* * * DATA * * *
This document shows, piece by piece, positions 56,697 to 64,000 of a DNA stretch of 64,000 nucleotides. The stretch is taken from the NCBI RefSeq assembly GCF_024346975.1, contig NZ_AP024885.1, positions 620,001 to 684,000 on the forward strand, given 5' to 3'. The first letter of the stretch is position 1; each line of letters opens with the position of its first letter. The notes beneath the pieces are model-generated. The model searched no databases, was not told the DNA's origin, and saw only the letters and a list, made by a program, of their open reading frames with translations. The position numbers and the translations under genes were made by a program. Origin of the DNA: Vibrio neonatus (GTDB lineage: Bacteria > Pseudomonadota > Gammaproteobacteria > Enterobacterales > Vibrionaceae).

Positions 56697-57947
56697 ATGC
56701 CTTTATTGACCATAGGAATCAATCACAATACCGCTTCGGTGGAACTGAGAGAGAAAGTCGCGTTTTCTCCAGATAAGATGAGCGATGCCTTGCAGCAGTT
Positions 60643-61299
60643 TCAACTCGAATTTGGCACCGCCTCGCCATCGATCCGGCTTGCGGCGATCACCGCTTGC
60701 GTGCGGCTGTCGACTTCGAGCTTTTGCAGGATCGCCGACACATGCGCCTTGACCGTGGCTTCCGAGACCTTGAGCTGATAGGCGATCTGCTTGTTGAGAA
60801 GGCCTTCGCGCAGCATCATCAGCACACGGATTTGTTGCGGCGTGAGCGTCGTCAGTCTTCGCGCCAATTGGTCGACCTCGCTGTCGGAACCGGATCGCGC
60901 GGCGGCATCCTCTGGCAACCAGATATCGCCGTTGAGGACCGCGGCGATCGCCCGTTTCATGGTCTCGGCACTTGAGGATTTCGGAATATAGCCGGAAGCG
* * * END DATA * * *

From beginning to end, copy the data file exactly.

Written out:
This document shows, piece by piece, positions 56,697 to 64,000 of a DNA stretch of 64,000 nucleotides. The stretch is taken from the NCBI RefSeq assembly GCF_024346975.1, contig NZ_AP024885.1, positions 620,001 to 684,000 on the forward strand, given 5' to 3'. The first letter of the stretch is position 1; each line of letters opens with the position of its first letter. The notes beneath the pieces are model-generated. The model searched no databases, was not told the DNA's origin, and saw only the letters and a list, made by a program, of their open reading frames with translations. The position numbers and the translations under genes were made by a program. Origin of the DNA: Vibrio neonatus (GTDB lineage: Bacteria > Pseudomonadota > Gammaproteobacteria > Enterobacterales > Vibrionaceae).

Positions 56697-57947
56697 ATGC
56701 CTTTATTGACCATAGGAATCAATCACAATACCGCTTCGGTGGAACTGAGAGAGAAAGTCGCGTTTTCTCCAGATAAGATGAGCGATGCCTTGCAGCAGTT
Positions 60643-61299
60643 TCAACTCGAATTTGGCACCGCCTCGCCATCGATCCGGCTTGCGGCGATCACCGCTTGC
60701 GTGCGGCTGTCGACTTCGAGCTTTTGCAGGATCGCCGACACATGCGCCTTGACCGTGGCTTCCGAGACCTTGAGCTGATAGGCGATCTGCTTGTTGAGAA
60801 GGCCTTCGCGCAGCATCATCAGCACACGGATTTGTTGCGGCGTGAGCGTCGTCAGTCTTCGCGCCAATTGGTCGACCTCGCTGTCGGAACCGGATCGCGC
60901 GGCGGCATCCTCTGGCAACCAGATATCGCCGTTGAGGACCGCGGCGATCGCCCGTTTCATGGTCTCGGCACTTGAGGATTTCGGAATATAGCCGGAAGCG